Other considerations relate to risk or seeing to it that the client is diversified. "The point is," says Cordaro, "does your whole life depend on the value of these stock options? If it does, then you're taking on a lot more risk. If you're not depending on it, it's a different story; but you're still at some risk."
    It's not unusual to find employees with more than 50% of their net worth in their company's stock, says Busch. "For example, if a client owns a stock option with an $80 strike price and a $100 fair market value, it only takes a 20% drop in a stock price to wipe out 100% of his stock value," Busch notes. "A lot of people completely miss that concept."
    To illustrate to clients the irrationality of being too concentrated in one stock, Busch asks them what they would think of him as an advisor if they asked him to develop a portfolio from scratch and he advised putting 50% of their assets in one company. "At that point," says Busch, "they should recognize malpractice and I'd expect them to go looking for another advisor. Yet that's exactly how they're advising themselves."
    In any planning, advisors obviously need to factor in the tax ramifications. Exercising some or all of the stock options could possibly trigger the federal alternative minimum tax, or AMT.
    "Taxpayers in the high-income and real-estate taxing jurisdictions are the ones most at risk because income taxes and real estate taxes are not allowed as a deduction in calculating the AMT. They're added back," notes Michael R. Steiner, CFP, CPA, and wealth manager at RegentAtlantic Capital.
    Moreover, the AMT is only triggered by exercising incentive stock options (ISOs). Nonqualified stock options (NQs) don't create AMT issues because NQs are fully taxed at the time they're exercised. For an ISO, the difference between the exercise price and fair market value at the date of exercise is a preference item in the calculation of the AMT tax.
    When it was launched in 1969, the AMT was designed to keep high-income earners from using options and other sophisticated strategies to escape paying tax. Since then, stock options have become much more widespread as a form of compensation, and with the dot-com era of the 1990s, much more valuable. As a result, a growing number of taxpayers are vulnerable to the AMT.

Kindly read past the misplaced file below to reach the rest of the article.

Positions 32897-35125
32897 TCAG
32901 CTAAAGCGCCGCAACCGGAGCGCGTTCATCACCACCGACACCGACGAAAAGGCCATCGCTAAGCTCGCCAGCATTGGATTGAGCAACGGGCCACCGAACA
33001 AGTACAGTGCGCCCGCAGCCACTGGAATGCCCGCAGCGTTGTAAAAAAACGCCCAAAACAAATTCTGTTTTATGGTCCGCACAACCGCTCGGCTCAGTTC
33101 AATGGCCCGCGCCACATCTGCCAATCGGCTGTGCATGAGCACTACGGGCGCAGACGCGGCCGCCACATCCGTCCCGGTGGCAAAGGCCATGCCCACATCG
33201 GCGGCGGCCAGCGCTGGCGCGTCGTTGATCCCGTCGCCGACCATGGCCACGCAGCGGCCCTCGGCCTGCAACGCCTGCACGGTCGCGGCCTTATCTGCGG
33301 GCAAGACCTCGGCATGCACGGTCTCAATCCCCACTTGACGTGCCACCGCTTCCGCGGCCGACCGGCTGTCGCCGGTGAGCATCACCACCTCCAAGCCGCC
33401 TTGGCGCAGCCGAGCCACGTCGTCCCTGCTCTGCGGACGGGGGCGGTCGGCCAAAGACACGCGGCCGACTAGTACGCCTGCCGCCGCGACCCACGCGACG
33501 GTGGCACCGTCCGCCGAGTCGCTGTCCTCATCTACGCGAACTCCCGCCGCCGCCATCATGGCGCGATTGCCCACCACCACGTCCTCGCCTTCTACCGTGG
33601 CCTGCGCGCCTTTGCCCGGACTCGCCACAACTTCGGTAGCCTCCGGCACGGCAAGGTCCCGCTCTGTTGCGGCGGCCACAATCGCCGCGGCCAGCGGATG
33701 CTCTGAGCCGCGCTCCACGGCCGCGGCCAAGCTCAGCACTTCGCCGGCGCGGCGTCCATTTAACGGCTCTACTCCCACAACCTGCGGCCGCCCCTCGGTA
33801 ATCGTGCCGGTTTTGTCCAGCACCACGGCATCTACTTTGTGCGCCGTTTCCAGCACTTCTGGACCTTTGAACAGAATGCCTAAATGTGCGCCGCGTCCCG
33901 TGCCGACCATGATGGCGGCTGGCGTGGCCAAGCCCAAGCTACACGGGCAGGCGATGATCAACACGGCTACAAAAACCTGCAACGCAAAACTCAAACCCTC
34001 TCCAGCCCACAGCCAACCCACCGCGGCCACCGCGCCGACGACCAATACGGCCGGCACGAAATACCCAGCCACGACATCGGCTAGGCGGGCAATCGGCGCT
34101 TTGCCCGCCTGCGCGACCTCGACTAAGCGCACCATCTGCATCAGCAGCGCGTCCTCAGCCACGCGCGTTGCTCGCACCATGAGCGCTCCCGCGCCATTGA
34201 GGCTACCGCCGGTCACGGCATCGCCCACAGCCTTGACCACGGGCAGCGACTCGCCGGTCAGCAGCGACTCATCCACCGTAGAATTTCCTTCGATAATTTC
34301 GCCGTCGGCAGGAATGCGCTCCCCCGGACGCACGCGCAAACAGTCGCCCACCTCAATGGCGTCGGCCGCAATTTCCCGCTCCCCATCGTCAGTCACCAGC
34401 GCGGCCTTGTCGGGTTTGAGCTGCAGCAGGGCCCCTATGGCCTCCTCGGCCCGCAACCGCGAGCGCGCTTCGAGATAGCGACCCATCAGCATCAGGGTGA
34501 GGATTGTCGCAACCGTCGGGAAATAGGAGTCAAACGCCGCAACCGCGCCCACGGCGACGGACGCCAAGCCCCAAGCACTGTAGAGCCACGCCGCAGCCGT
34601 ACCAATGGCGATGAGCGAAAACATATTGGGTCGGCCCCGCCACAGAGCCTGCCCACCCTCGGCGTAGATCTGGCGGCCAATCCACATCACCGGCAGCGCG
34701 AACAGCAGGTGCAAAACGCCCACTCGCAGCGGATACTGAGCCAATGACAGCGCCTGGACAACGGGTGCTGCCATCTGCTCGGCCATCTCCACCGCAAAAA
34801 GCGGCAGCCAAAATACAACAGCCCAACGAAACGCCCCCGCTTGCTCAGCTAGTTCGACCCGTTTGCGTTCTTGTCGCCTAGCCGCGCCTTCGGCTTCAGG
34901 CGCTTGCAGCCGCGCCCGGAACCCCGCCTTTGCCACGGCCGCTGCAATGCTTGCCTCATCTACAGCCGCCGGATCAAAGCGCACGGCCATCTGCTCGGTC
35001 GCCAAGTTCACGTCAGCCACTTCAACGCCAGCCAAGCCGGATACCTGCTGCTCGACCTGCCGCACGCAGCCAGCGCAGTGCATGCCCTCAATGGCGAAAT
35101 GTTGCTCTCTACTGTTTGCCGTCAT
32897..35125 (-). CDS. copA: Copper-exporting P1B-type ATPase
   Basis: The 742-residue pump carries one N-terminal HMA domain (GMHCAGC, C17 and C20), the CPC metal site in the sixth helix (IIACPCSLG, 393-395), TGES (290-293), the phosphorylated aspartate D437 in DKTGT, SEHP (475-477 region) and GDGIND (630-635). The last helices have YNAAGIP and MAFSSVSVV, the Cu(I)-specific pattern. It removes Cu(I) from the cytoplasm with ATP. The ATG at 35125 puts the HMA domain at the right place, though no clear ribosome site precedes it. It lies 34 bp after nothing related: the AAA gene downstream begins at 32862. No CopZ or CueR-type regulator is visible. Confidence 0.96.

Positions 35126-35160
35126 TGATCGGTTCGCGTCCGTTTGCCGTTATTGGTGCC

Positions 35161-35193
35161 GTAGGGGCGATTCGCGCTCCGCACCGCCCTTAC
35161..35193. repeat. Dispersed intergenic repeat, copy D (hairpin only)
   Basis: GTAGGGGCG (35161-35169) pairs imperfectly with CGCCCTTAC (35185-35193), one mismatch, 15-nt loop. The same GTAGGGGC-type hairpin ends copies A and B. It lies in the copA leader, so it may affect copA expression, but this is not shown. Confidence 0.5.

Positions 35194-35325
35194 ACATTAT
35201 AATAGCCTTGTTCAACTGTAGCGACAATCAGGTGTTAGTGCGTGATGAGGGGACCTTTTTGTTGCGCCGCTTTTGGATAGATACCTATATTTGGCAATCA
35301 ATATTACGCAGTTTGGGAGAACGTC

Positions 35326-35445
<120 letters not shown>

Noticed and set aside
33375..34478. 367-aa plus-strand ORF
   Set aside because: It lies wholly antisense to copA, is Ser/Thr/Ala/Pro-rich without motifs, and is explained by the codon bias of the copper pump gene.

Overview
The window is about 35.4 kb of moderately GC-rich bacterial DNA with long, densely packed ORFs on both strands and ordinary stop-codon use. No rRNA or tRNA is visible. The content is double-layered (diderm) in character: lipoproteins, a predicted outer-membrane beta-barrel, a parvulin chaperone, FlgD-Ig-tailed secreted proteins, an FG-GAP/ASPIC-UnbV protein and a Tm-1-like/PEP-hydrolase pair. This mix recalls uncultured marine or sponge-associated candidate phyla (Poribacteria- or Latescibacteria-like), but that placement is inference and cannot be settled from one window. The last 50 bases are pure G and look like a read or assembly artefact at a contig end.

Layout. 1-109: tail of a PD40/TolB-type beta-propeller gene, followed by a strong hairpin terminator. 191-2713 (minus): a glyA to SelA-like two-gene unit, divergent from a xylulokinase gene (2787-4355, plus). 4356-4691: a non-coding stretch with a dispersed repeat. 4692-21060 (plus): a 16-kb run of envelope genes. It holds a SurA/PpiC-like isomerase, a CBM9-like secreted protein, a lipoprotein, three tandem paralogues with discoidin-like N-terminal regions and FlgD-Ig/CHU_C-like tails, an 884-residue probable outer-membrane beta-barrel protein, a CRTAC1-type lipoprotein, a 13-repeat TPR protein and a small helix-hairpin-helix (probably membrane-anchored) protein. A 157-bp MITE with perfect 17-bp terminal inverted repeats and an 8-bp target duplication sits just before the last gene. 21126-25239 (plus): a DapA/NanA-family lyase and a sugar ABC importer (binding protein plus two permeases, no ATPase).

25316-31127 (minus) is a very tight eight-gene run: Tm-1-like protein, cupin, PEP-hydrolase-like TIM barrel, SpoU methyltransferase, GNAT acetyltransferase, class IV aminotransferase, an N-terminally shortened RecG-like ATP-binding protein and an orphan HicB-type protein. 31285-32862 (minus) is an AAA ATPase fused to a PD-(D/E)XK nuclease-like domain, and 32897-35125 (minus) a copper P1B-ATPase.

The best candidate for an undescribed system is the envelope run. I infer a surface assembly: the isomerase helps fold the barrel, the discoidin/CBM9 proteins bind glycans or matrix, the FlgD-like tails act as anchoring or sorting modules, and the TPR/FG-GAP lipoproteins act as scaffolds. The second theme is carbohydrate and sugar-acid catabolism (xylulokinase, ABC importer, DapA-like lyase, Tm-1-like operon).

Indeed, by 2010 the U.S. Government Accountability Office, or GAO (formerly the General Accounting Office), estimates that as many as 17 million to 30 million people will be affected by the AMT, or roughly 16% to 30% of all taxable returns. President Bush's proposals for altering the tax code include a possible change in this provision.
    What advice can advisors give clients under these circumstances? "When somebody gets into a situation with an incentive stock option, quite often the tax advisor isn't consulted first and therefore the AMT is really an unfortunate surprise at tax time," says Maggie Doedtman, advice manager of H&R Block in Kansas City, Mo.
    She recommends that the tax advisor and financial advisor work in concert to overcome the AMT burden. "When the tax advisor can estimate exactly how much regular tax versus AMT a client will owe, the financial advisor can then recommend how many shares the client can exercise without going over the AMT mark. You don't have to exercise every single share at one time."
    Given the burst bubble and post-Enron scandals, as well as the FASB ruling, stock options will certainly not be as popular going forward as they once were. Companies are exploring other forms of incentive compensation, such as more cash, bonuses and restricted stock. H&R Block, for one, says it has added the restricted-share component to its incentive compensation plan.
    Blayney believes many companies are moving away from stock options because of the perception that "there could be mismanagement when too much is paid out in the form of stock options. Stock options can motivate companies to manage their stock price and not their core businesses. That's not good. So I think a lot of companies are doing the right thing and putting less emphasis on stock options.
    "They're moving up salary. Microsoft is a good example. They've radically cut their option program and are compensating people with higher base salaries. If a client has negotiating power to specify their compensation package, we recommend that they get paid adequately with cash benefits and not rely entirely on stock options."
    Whatever form of compensation is used, "The public, press, politicians, shareholders and analysts will find plenty of things to complain about," says Kochis. "The genius of stock options is that an executive only makes money if the stock price goes up, whereas with cash or restricted stock, the executive can still take home substantial wealth even if the stock price goes down."
    Advisors like Busch, however, warn that moves toward other compensation like restricted stock can be a double-edged sword. On the one hand, employees "receive something that's guaranteed to have value unless the company goes bankrupt," he says. "But they're losing a lot of upside potential they had with stock options."
    As you do in planning any strategy for clients, when considering how to exercise stock options you must make sure that you've covered all the bases. Realize it's not a matter of one-size-fits-all-each client's situation will be different.
    It doesn't look like stock options will go the way of the dodo bird just yet.

Bruce W. Fraser is a freelance financial writer based in New York City. He has contributed to Individual Investor, Mutual Funds Magazine, CNBC.com, Forbes.com, and Worth.com, along with many other publications. He can be reached at [email protected].